The Effect of the Facilitated Tucking after Vaginal Delivery on Stress, Comfort, and Physiological Parameters of Late Preterm: A Randomized Control Trial

Document Type : Original Article


1 Department of Nursing, Yusuf Serefoglu Faculty of Health Sciences, Kilis 7 Aralık University, Kilis, Turkey

2 Department of Nursing, Faculty of Health Sciences, Usak University, Usak, Turkey


Background: Vaginal delivery may cause stress for all newborns; therefore, it is the responsibility of nurses to provide physiologic stability and first care of the preterm after birth. This study aimed to examine the effect of facilitated tucking (FT) after vaginal deliveries on stress, comfort, and physiologic parameters of late preterm infants.
Methods: This randomized controlled study was conducted with late preterm infants. The sample size was calculated using a computer program. A total of 60 preterm infants were included in the study, assigned to the FT group (n=30) and the control group (n=30). A newborn information and registration form, the Newborn Comfort Behavior Scale (NCBS), and the Newborn Stress Scale (NSS) were used to collect data.
Results: The mean NSS score was lower in the FT group and preterm infants showed less stress symptoms; however, the difference was not significant. The mean NCBS score was statistically significantly lower in the FT group, showing that the preterm babies were more comfortable in this group.
Conclusion: It was determined that FT, which is one of the individualized developmental care practices, provides physiologic stability, comfort, and reduced stress for late preterm infants after vaginal deliveries.


  1. Schiavenato M, Holsti L. Defining procedural distress in the NICU and what can be done about it. Neonatal Netw. 2017;36(1):12-17.
  2. Cirik VA, Efe E. The effect of expressed breast milk, swaddling and facilitated tucking methods in reducing the pain caused by orogastric tube insertion in preterm infants: a randomized controlled trial. Int J Nurs Stud. 2020;104:103532.
  3. Taplak AS, Bayat M. Comparison the effect of breast milk smell, white noise and facilitated tucking applied to Turkish preterm infants during endotracheal suctioning on pain and physiological parameters. J Pediatr Nurs. 2021;56:e19-26.
  4. Peng HF, Yin T, Yang L, Wang C, Chang YC, Jeng MJ, et al. Non-nutritive sucking, oral breast milk, and facilitated tucking relieve preterm infant pain during heel-stick procedures: A prospective, randomized controlled trial. Int J Nurs Stud. 2018;77:162-70.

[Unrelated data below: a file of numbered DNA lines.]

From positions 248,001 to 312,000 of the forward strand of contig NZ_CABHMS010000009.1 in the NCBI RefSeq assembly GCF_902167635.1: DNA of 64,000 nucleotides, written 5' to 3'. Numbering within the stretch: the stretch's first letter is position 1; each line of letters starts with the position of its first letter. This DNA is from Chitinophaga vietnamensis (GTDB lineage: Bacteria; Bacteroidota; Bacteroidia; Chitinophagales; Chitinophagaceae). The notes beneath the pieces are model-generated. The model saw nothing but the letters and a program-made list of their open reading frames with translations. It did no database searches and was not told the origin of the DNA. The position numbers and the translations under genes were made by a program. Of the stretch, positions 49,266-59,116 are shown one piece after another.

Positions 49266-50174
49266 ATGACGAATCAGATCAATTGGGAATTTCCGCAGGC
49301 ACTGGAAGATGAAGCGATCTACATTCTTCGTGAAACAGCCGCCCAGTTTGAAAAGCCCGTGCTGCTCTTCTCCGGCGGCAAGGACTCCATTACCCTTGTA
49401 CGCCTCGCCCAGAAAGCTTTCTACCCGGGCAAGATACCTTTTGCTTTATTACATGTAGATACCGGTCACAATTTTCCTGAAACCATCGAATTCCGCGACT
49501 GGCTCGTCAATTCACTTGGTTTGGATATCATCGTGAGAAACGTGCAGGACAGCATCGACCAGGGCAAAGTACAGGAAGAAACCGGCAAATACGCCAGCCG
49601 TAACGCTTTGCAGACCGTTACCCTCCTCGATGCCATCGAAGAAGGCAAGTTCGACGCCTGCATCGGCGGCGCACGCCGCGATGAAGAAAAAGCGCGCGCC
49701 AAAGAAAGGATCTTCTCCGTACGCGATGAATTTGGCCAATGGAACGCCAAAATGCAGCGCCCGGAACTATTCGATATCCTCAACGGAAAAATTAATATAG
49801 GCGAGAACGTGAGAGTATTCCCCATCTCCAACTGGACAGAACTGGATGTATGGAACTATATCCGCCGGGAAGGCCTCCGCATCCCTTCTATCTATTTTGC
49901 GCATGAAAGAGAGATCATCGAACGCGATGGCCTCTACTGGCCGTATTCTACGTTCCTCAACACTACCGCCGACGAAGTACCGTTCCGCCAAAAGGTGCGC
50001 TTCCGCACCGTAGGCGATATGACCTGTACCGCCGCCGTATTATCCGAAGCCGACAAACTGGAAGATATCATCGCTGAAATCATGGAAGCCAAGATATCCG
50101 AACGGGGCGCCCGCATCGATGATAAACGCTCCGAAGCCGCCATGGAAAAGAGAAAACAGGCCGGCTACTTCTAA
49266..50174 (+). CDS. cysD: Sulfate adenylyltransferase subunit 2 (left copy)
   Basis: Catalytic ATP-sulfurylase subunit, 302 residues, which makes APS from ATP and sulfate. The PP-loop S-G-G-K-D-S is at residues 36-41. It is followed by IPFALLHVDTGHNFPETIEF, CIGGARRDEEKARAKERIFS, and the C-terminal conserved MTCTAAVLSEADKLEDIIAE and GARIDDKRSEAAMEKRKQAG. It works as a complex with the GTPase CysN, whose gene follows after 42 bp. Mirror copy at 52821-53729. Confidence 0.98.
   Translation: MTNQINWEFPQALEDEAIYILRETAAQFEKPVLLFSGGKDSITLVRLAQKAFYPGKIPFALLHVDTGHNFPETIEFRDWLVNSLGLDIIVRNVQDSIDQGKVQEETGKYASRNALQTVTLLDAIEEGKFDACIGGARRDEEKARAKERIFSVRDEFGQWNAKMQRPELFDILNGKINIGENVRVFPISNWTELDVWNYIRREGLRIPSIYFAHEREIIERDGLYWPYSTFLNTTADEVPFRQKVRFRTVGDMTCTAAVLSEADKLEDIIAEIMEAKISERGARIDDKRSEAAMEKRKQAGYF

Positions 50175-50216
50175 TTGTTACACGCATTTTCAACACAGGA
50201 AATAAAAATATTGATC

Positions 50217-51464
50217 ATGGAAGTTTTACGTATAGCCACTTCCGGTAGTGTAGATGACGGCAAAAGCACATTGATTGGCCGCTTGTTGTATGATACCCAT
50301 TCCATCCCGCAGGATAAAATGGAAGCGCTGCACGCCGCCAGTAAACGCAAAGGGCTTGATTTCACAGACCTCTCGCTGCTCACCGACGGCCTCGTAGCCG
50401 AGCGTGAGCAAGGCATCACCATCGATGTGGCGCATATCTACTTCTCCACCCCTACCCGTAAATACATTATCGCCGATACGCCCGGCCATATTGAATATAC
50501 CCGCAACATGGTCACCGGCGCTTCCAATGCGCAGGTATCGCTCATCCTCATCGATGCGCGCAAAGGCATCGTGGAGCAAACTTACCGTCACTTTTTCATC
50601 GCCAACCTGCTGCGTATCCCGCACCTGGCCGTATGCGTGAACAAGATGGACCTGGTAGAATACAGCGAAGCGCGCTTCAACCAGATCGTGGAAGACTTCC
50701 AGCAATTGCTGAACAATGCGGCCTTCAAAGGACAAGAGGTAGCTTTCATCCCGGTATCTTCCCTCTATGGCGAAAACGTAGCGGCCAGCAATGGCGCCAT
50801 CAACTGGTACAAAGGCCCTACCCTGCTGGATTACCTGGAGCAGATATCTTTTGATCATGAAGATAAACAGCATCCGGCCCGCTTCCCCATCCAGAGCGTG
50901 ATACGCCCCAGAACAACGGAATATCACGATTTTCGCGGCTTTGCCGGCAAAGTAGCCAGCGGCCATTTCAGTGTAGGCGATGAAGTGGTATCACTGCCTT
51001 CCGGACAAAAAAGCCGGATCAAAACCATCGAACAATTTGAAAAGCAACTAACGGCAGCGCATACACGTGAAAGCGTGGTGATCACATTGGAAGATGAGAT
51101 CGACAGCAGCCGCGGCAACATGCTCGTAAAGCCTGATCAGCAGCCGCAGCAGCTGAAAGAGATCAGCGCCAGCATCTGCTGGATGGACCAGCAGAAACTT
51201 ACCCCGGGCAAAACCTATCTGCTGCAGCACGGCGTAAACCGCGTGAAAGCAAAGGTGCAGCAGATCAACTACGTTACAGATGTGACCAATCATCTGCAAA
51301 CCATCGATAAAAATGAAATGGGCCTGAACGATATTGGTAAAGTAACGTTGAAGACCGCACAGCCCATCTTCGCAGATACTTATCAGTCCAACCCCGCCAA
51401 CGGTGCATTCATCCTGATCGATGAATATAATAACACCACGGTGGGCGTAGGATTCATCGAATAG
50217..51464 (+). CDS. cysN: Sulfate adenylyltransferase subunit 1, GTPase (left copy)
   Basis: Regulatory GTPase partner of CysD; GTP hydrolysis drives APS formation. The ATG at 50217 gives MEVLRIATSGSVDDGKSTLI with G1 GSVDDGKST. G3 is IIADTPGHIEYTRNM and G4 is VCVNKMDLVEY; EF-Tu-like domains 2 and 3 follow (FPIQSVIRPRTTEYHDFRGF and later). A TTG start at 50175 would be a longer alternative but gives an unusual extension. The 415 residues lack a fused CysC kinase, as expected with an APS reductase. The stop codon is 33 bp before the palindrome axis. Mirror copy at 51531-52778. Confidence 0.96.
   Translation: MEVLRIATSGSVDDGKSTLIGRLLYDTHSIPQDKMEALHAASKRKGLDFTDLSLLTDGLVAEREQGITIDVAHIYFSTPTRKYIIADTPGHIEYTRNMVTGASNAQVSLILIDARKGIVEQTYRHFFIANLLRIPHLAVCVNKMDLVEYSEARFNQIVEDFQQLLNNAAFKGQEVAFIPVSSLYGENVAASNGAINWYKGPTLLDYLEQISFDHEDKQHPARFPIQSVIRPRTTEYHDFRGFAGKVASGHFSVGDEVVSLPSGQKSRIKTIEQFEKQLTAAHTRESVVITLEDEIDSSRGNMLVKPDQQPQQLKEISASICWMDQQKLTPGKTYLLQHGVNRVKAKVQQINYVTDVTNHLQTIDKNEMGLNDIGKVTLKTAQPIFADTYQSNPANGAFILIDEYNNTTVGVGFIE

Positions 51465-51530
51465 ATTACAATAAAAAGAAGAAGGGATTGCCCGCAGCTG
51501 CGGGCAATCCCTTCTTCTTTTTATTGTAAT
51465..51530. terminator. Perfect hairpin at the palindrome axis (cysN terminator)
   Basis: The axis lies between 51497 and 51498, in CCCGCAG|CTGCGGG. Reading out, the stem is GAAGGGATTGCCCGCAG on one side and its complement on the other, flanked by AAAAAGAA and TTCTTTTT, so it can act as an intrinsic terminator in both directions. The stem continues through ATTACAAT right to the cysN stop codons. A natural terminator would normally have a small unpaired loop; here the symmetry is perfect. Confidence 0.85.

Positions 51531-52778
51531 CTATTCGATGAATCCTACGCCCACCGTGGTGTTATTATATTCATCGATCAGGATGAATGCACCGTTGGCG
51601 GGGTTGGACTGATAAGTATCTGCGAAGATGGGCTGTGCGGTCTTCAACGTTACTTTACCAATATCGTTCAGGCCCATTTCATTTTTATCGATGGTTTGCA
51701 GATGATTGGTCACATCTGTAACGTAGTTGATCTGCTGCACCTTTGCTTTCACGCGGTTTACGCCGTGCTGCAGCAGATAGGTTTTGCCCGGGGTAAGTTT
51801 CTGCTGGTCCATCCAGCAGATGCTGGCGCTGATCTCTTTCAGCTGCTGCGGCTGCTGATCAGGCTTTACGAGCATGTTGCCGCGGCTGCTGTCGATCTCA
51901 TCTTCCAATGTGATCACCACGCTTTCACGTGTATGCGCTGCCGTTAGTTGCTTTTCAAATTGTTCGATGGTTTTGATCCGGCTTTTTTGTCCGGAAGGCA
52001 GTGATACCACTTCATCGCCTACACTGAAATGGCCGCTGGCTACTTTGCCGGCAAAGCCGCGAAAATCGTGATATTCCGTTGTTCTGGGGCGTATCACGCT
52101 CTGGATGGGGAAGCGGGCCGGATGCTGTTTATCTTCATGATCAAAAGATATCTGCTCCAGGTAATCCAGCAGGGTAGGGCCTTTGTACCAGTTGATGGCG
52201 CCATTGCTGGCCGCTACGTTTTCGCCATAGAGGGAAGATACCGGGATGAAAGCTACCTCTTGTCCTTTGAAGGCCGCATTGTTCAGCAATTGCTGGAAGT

5. Liu Y, Huang X, Luo B, Peng W. Effects of combined oral sucrose and nonnutritive sucking (NNS) on procedural pain of NICU newborns, 2001 to 2016: A PRISMA-compliant systematic review and meta-analysis. Medicine. 2017;96(6):
  6. Avcin E, Kucukoglu S. The effect of breastfeeding, kangaroo care, and facilitated tucking positioning in reducing the pain during heel stick in neonates. J Pediatr Nurs. 2021;61:410-16.
  7. Erkut Z, Yildiz S. The effect of swaddling on pain, vital signs, and crying duration during heel lance in newborns. Pain Manag Nurs. 2017;18(5):328-36.
  8. Kostandy RR, Ludington‐Hoe SM. The evolution of the science of kangaroo (mother) care (skin‐to‐skin contact). Birth Defects Res. 2019;111(15):1032-43.
  9. Kucukoglu S, Kurt S, Aytekin A. The effect of the facilitated tucking position in reducing vaccination-induced pain in newborns. Ital J Pediatr. 2015;41:1-7.
  10. Yin T, Yang L, Lee TY, Li CC, Hua YM, Liaw JJ. Development of a traumatic heel-stick procedures by combined treatment with non-nutritive sucking, oral sucrose, and facilitated tucking: a randomized, controlled trial. Int J Nurs Stud. 2015;52(8):1288-99.
  11. Gautheyrou L, Durand S, Jourdes E, De Jonckheere J, Combes C, Cambonie G. Facilitated tucking during early neonatologist‐performed echocardiography in very preterm neonates. Acta Paediatr. 2018; 107(12):2079-85.
  12. Ranjbar A, Bernstein C, Shariat M, Ranjbar H. Comparison of facilitated tucking and oral dextrose in reducing the pain of heel stick in preterm infants: a Randomized Clinical Trial. BMC Pediatr. 2020;20:1-9.
  13. Ambuel B, Hamlett KW, Marx CM, Blumer JL. Assessing distress in pediatric intensive care environments: the COMFORT scale. J Pediatr Psychol. 1998;17(1):95-109.
  14. Van Dijk M, Roofthooft DW, Anand KJ, Guldemond F, de Graaf J, Simons S, et al. Taking up the challenge of measuring prolonged pain in (premature) neonates: the COMFORTneo scale seems promising. Clin J Pain. 2009;25(7):607-16.
  15. Kahraman A, Basbakkal Z, Yalaz M. Reliability and validity tests of comfortneo scale in Turkish. IJNS. 2014;1(2):1-11.
  16. Ceylan SS, Bolışık B. Examining psychometric properties of newborn stress scale. AUHSJ. 2017;2:97-103.
  17. Valizadeh L, Ghahremani G, Mostafa Gharehbaghi M, Asghari Jafarabadi M, Rahkar Farshi M. Effects of facilitated tucking on duration and frequency of crying during rest among hospitalized premature infants: A randomized clinical trial. Int J Pediatr. 2018;6(4):7543-52.
  18. Lopez O, Subramanian P, Rahmat N, Theam LC, Chinna K, Rosli R. The effect of facilitated tucking on procedural pain control among premature babies. J Clin Nurs. 2015;24(1-2):183-91.
  19. Salmani N, Dehghani K, Sadeghnia A. Effect of facilitated tucking created with simulated hands on physiological pain indicators during venipuncture in premature infants. Iran J Neonatol. 2017;8(4):7-12.
  20. SchulzKF, Altman DG, Moher D. CONSORT 2010 statement: updated guidelines for reporting parallel group randomised trials. Journal of Pharmacology and pharmacotherapeutics. 2010;1(2):100-7.